Objectives: Effective feedback is critical to medical education. Little is known about emergency medicine (EM) attending and resident physician perceptions of feedback. The focus of this study was to examine perceptions of the educational feedback that attending physicians give to residents in the clinical environment of the emergency department (ED). The authors compared attending and resident satisfaction with real-time feedback and hypothesized that the two groups would report different overall satisfaction with the feedback they currently give and receive in the ED.
Methods: This observational study surveyed attending and resident physicians at 17 EM residency programs through web-based surveys. The primary outcome was overall satisfaction with feedback in the ED, ranked on a 10-point scale. Additional survey items addressed specific aspects of feedback. Responses were compared using a linear generalized estimating equation (GEE) model for overall satisfaction, a logistic GEE model for dichotomized responses, and an ordinal logistic GEE model for ordinal responses.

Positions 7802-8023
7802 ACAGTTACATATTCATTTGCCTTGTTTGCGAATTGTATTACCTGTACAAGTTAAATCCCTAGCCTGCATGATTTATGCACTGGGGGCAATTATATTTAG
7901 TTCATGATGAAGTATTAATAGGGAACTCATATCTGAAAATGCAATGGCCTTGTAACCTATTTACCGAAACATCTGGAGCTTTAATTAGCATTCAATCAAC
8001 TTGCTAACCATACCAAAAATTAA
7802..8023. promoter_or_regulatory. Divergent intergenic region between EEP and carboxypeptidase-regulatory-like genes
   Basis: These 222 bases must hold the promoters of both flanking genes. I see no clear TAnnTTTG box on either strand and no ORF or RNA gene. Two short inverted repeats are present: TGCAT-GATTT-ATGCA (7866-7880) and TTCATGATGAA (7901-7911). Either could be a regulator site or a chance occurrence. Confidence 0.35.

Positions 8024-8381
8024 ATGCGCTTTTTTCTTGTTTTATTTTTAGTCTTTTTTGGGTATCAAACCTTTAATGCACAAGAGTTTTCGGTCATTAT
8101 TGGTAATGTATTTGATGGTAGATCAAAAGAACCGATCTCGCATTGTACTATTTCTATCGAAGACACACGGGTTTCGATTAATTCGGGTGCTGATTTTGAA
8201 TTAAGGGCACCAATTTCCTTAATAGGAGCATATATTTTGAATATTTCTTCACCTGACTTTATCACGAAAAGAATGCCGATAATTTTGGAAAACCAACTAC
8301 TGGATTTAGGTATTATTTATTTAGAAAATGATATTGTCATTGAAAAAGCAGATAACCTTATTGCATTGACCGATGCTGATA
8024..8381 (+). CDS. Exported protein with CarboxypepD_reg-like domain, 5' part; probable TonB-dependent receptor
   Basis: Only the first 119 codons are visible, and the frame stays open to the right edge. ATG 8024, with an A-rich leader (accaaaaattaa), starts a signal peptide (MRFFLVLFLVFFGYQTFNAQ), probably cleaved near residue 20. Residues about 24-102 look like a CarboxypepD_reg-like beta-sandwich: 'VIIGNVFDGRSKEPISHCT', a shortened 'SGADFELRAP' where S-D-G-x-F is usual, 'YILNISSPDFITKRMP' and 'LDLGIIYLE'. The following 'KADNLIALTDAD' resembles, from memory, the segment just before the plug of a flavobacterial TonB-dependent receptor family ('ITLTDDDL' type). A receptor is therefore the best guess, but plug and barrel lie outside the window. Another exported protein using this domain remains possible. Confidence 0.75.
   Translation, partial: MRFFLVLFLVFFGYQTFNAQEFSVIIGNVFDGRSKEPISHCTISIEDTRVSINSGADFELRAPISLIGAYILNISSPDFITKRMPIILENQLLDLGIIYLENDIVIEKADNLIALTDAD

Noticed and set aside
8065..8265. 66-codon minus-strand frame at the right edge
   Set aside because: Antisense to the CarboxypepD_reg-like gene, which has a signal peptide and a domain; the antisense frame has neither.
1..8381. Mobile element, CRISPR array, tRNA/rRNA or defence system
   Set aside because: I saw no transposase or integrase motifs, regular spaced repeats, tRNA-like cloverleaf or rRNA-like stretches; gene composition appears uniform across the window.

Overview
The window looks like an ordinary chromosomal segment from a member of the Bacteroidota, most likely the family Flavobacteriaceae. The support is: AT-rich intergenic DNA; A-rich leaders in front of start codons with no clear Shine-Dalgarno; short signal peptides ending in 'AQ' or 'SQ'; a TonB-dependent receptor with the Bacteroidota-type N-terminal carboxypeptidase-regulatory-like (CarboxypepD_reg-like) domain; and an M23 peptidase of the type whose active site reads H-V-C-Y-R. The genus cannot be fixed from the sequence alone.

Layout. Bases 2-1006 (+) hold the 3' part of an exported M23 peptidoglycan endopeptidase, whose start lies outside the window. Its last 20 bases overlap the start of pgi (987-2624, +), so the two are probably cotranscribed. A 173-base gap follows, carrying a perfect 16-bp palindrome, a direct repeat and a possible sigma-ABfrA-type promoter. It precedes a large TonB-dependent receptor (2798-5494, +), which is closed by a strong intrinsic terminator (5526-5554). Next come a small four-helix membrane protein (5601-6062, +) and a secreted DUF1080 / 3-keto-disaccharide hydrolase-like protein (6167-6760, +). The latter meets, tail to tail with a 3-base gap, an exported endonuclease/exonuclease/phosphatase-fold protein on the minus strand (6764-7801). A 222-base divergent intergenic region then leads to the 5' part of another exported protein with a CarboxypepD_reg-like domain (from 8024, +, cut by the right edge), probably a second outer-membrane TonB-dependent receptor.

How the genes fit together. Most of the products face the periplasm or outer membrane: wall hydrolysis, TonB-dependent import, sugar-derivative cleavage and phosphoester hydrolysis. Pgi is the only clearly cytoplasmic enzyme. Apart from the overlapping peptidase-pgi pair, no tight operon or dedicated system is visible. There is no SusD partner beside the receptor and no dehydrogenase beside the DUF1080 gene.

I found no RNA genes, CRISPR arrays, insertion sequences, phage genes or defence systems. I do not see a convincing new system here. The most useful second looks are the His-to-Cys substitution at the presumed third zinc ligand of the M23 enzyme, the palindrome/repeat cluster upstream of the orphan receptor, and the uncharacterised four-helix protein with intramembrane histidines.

Results: Three hundred seventy-three of 525 (71%) attending physicians and 356 of 596 (60%) residents completed the survey. Attending physicians were more satisfied with overall feedback (mean score 5.97 vs. 5.29, p < 0.001) and with timeliness of feedback (odds ratio [OR] = 1.56, 95% confidence interval [CI] = 1.23 to 2.00; p < 0.001) than residents. Attending physicians were also more likely to rate the quality of feedback as very good or excellent for positive feedback, constructive feedback, feedback on procedures, documentation, management of ED flow, and evidence-based decision-making. Attending physicians reported time constraints as the top obstacle to giving feedback and were more likely than residents to report that feedback is usually attending initiated (OR = 7.09, 95% CI = 3.53 to 14.31; p < 0.001).
Conclusions: Attending physician satisfaction with the quality, timeliness, and frequency of feedback given is higher than resident physician satisfaction with feedback received. Attending and resident physicians have differing perceptions of who initiates feedback and how long it takes to provide effective feedback. Knowledge of these differences in perceptions about feedback may be used to direct future educational efforts to improve feedback in the ED.